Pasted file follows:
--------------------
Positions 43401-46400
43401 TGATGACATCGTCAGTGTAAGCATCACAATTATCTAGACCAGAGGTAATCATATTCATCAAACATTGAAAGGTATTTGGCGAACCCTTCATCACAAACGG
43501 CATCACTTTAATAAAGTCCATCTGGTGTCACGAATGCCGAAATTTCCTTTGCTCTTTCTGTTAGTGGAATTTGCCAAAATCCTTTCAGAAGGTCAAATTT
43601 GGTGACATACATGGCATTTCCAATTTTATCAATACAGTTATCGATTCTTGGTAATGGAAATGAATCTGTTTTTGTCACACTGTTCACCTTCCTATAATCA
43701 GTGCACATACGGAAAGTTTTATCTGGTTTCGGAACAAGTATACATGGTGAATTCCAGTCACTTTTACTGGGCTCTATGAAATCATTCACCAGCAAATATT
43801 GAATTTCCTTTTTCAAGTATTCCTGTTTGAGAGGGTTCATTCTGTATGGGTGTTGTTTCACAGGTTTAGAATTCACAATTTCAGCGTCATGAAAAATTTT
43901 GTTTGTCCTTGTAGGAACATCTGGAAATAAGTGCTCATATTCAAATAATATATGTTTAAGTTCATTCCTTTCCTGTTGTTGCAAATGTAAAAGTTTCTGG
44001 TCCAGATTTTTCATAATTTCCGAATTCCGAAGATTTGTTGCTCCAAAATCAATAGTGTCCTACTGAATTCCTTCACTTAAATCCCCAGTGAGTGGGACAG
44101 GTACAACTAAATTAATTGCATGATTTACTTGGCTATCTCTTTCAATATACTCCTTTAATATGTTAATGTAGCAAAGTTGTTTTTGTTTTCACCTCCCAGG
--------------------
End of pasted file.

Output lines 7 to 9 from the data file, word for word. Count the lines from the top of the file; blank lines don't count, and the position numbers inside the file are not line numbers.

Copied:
43901 GTTTGTCCTTGTAGGAACATCTGGAAATAAGTGCTCATATTCAAATAATATATGTTTAAGTTCATTCCTTTCCTGTTGTTGCAAATGTAAAAGTTTCTGG
44001 TCCAGATTTTTCATAATTTCCGAATTCCGAAGATTTGTTGCTCCAAAATCAATAGTGTCCTACTGAATTCCTTCACTTAAATCCCCAGTGAGTGGGACAG
44101 GTACAACTAAATTAATTGCATGATTTACTTGGCTATCTCTTTCAATATACTCCTTTAATATGTTAATGTAGCAAAGTTGTTTTTGTTTTCACCTCCCAGG